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Monday, October 14, 2019

2019.10.14 Hopewell @Home ▫ Genesis 19:12-29

Questions from the Scripture text: How does Genesis 19:12 identify the speakers? By whom does Genesis 19:13 say they were sent? Whom does Genesis 19:21-22 say will overthrow the city? Whom does Genesis 19:24 say rained down brimstone and fire? Before whom had Abraham stood (Genesis 19:27)? What question does Yahweh ask Lot in Genesis 19:12? Considering  Genesis 18:32 and Genesis 19:13 (and Who it is that is asking!), what does he already know is the answer? Whom did Lot warn about the city’s destruction (Genesis 19:14)? Why did they not heed him? What had Lot suggested would happen early in the morning (Genesis 19:2)? What actually happened (Genesis 19:15)? When he lingered, what did they do (Genesis 19:16)? Why? Where do they tell him to go (Genesis 19:17)? What does he recognize that the Lord has done for him (Genesis 19:19)? But, what does he think may happen if he goes so far? Where does he ask to go, and why (Genesis 19:20-23)? What happens in Genesis 19:24-25? Where are they when Genesis 19:25 happens? What happens to his wife and why (Genesis 19:26)? Who else looks that direction, and what does he see (Genesis 19:27-28)? Why had God spared Lot (Genesis 19:29)?
We want to pay good attention to God’s judgment of Sodom and Gomorrah, because that is the future of all the earth. In Acts 17:30-31, the apostle Paul is preaching to people who have heard of all sorts of religions, but do not know the one true God, and have not heard of Jesus Christ. He announces to them one implication of the resurrection that doesn’t often receive much attention: that the resurrection is assurance that Jesus is the Judge by Whom God will judge the world in righteousness, and that therefore the resurrection is a command that all men everywhere repent.

So, as we consider the command for repentance in light of Genesis 19, we are keen to know whether or not there can be mercy. None of us have righteousness of our own. None of us could withstand, in ourselves, a judging of the world in righteousness. But—praise God!—what we find in this passage is mercy in the midst of judgment.

We find the cause of mercy. Genesis 19:16 is a beautiful snapshot of the fact that the cause of mercy is in the Lord Himself. Lot—who has brought so much of this upon himself, despite having a soul that trusts in Christ for eternal salvation and that is tormented by evil—is now lingering (can you imagine?!). There is nothing in Lot himself that could be the cause of mercy. He is doing the very thing for which his wife is about to be righteously judged. But the Lord is simply merciful. That is the cause of His mercy to some, or else we would all be condemned.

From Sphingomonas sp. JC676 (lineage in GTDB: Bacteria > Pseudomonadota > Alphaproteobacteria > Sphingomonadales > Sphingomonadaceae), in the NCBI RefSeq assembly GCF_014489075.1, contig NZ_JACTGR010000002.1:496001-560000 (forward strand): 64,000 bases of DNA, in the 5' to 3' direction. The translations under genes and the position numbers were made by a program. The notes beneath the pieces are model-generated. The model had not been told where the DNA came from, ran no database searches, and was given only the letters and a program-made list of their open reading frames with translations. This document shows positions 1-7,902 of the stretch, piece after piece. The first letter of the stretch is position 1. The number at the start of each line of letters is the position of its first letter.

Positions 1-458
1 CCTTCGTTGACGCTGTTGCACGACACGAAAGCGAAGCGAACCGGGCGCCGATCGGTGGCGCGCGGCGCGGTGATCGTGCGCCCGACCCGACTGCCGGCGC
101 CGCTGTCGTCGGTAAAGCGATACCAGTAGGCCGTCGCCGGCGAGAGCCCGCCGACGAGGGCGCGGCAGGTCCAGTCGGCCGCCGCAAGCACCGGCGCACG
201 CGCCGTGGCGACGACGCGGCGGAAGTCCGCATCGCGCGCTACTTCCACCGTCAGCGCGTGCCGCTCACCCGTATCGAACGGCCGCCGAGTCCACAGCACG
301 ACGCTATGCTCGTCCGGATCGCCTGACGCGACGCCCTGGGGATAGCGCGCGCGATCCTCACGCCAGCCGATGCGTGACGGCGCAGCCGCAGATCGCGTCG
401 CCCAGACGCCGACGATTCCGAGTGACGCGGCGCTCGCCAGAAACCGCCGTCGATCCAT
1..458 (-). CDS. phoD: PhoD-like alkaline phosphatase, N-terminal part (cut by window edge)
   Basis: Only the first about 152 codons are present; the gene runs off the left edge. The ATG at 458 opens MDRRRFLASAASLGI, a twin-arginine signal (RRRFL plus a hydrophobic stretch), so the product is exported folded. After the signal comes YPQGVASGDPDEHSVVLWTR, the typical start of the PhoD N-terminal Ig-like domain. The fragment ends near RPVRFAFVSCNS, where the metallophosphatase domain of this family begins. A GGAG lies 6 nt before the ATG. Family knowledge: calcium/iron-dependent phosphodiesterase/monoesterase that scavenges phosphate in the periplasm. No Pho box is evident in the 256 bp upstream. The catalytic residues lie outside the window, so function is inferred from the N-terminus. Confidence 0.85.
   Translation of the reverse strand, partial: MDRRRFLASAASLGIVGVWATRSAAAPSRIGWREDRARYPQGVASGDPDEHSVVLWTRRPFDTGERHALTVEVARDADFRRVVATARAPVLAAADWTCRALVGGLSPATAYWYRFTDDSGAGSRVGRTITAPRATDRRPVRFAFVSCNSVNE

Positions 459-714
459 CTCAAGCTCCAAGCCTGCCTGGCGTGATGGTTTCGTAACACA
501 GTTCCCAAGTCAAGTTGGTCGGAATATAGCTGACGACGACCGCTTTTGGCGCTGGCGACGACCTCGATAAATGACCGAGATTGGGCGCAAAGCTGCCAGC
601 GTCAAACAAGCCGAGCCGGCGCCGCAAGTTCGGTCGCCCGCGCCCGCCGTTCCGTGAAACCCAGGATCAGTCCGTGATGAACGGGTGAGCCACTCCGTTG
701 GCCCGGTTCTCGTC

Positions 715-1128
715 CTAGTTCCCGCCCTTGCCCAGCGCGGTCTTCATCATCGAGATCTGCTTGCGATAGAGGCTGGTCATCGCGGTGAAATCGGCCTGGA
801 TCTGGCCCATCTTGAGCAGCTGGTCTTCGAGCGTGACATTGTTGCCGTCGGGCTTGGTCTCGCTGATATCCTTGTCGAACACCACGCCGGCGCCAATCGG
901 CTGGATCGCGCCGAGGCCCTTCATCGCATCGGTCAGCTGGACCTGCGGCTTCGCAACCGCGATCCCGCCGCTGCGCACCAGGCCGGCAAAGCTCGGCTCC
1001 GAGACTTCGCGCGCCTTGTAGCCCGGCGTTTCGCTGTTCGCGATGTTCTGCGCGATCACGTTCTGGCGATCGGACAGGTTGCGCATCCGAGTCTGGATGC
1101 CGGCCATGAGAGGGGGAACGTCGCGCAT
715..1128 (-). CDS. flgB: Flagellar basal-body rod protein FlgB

We also find the command of mercy. In Genesis 19:12, and then on Lot’s lips in Genesis 19:14, and then again in Genesis 19:15, and then Genesis 19:17, and then Genesis 19:22… over and over again, we see the urging to flee the wrath to come. This was the great cry of John the baptizer, as he was preparing the way for the Lord Jesus, and it is a command of mercy. Flee the wrath to come! Do you not know that there is wrath coming? Not merely upon one nation or another, but upon this entire wicked world that must be burned with fire and created anew—and especially upon the devil and his angels, and all people who are not united to Christ by faith, all of whom will be thrown forever into what Scripture calls the lake of fire.

Third, we find the compelling of mercy. Sometimes there are those who have heard, and whom God is saving, but who are sluggish to do so—even after repeated and urgent commands. And yet God, in His mercy, brings them by some compelling providence—a picture of which we have in Genesis 19:16. The Lord here, appearing as these two angels, literally drags Lot, his wife, and his two daughters, by the hand outside the city! O, that the Lord would show such mercy to us—and to all our dear ones—who have heard the gospel but are slow of heart to leave this world’s pleasures and purposes behind!

Finally, we find the commitment (covenant) of mercy. When Genesis 19:29 summarizes this great judgment, it summarizes it primarily as a demonstration of mercy, and it tells us the mechanism by which the justice of God is satisfied, while the mercy of God is exercised: God remembered Abraham. Of course, the promise about Abraham is first and foremost a promise about his Seed, Jesus Christ, that offspring through Whom all of the families of the earth will be blessed. There is one God and one Mediator, the Man Jesus Christ. There is no other Name given under heaven by which one may be saved. Salvation is in Him alone—cling to Him! For, when the day of overthrow comes, God will remember the Lord Jesus Christ and all of those who are united to Him.
How real to you is the wrath to come? How urgent has God been with you? In what/whom are you hoping?
Suggested Songs: ARP2 “Why Do Gentile Nations Rage” or TPH385 “The Lord Will Come”

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